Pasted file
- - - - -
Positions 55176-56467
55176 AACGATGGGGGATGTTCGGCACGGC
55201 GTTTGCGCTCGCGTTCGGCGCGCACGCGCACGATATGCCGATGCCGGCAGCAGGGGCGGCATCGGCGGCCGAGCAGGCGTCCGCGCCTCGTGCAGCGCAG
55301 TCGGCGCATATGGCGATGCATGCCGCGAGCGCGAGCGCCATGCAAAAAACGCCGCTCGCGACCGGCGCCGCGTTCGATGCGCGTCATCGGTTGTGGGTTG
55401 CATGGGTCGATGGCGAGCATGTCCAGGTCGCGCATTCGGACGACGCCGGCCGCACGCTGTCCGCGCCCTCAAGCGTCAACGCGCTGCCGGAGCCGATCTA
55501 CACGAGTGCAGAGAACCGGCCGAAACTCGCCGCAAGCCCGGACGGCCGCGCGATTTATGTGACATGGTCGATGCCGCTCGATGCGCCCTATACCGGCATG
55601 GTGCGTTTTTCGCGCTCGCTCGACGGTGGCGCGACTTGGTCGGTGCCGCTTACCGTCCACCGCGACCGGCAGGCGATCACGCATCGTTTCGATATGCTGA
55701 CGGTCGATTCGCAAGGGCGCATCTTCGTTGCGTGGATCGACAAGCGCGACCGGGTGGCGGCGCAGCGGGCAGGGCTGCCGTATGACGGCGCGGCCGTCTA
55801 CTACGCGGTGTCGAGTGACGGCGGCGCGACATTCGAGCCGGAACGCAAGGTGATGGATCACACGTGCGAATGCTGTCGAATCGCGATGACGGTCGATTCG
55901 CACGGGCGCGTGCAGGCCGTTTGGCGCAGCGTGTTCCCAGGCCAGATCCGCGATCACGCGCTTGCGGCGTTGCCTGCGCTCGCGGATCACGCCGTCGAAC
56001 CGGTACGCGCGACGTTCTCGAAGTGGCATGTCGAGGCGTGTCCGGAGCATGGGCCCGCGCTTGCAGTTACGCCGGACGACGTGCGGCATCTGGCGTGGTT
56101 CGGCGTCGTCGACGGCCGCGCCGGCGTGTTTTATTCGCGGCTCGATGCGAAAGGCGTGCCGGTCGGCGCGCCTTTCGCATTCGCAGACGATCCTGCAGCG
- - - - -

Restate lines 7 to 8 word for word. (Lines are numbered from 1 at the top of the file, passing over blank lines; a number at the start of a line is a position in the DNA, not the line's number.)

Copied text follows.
55601 GTGCGTTTTTCGCGCTCGCTCGACGGTGGCGCGACTTGGTCGGTGCCGCTTACCGTCCACCGCGACCGGCAGGCGATCACGCATCGTTTCGATATGCTGA
55701 CGGTCGATTCGCAAGGGCGCATCTTCGTTGCGTGGATCGACAAGCGCGACCGGGTGGCGGCGCAGCGGGCAGGGCTGCCGTATGACGGCGCGGCCGTCTA